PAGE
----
Scorpios, what are you waiting on? Your intuition has been telling you for a while to make moves for your future. You've put in the work; now is the time to strike.
Scorpio – October 23 to November 22
Sir Giles Gilbert Scott, September 30 (1880-1960)
Born to a family of architects, Scott was a 22-year old student when he won the competition to design the Cathedral Church of Christ in Liverpool. Construction commenced in 1904 but in 1910 Scott changed his mind about his design, moving away from Gothic detailing and shifting toward a more modern style. Slowed by two world wars, the cathedral was finally completed 74 years later in 1978.
While his most noteworthy creation may be the iconic red telephone box, many music lovers will recognize the Battersea Power Station. The Art Deco structure appears on the cover of Pink Floyd’s “Animal” album and in the Beatles film “Help!”
Zaha Hadid, October 31 (1950-2016)
The Iraqi architect was the first woman and first Muslim to receive the Pritzker Prize in architecture. With a bachelor’s degree in mathematics, her geometric designs and style known as “desconstructivist” were characterized by a sense of fragmentation, instability, and movement. Projects like the Rosenthal Center for Contemporary Arts in Cincinnati and The Aquatics Center in London exemplify Hadid’s ability to bring the fabric of a city within a building.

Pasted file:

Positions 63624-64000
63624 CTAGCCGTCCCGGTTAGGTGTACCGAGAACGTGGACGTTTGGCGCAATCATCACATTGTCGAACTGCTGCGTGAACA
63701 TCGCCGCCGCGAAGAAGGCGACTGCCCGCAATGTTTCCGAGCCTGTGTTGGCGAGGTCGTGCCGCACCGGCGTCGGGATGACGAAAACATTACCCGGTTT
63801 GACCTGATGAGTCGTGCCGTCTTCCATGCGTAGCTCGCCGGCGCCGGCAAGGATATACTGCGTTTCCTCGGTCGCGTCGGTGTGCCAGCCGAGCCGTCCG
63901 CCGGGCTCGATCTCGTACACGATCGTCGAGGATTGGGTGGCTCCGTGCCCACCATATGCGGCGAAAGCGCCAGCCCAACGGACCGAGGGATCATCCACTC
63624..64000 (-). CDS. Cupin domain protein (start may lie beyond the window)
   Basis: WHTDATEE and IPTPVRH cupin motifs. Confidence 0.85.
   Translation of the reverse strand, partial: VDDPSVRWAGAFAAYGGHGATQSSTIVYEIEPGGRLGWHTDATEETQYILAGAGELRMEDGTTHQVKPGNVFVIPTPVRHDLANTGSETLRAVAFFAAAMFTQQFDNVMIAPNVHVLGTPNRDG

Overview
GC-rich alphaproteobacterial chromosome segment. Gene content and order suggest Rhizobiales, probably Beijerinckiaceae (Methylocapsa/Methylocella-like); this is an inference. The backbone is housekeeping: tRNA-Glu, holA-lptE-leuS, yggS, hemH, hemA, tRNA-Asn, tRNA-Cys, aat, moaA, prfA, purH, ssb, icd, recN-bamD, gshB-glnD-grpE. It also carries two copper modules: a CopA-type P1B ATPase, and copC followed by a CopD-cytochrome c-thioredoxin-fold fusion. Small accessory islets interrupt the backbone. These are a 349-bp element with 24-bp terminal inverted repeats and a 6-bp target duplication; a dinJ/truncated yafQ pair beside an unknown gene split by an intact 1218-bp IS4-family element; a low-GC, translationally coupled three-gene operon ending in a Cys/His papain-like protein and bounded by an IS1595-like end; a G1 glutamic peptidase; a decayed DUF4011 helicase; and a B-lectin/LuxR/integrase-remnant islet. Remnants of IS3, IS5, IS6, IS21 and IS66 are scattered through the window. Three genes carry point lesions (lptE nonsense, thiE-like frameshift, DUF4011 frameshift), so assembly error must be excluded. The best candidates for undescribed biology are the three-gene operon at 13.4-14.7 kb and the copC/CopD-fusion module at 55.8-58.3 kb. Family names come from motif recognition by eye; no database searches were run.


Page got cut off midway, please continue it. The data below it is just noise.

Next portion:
She was twice awarded the Stirling Prize for the best building by a British architect.
Amar Bose, November 2 (1929-2013)
As a young child Bose spent hours taking apart and fixing radio sets. His father borrowed $10,000 to send his son to the Massachusetts Institute of Technology and it can be argued he never left. He stayed there for nine years to complete his BS and then went on to earn his PhD. After graduating Bose went on to teach at MIT for 45 years.
The founder of the Bose Corporation, he was more interested in revolutionizing acoustics and speaker systems than making money. Bose was passionate about research and designed a software program that enabled acoustical engineers to simulate the sound from any seat in a large hall.
Olive Dennis, November 20 (1885-1957)
The second woman to obtain a Civil Engineering degree from Cornell University, Dennis went on to earn a master’s degree in mathematics and astronomy. She faced challenges finding a job as an engineer because of her gender and approached the president of the Baltimore and Ohio (B&O) Railroad and asked for a job. She started as a drafter in the engineering department. A year later Dennis was promoted to “service engineer”, a newly created position to improve passenger service and experience.
She went on to work for B&O Railroad for three decades and invented implemented many innovations to improve passenger service and experience.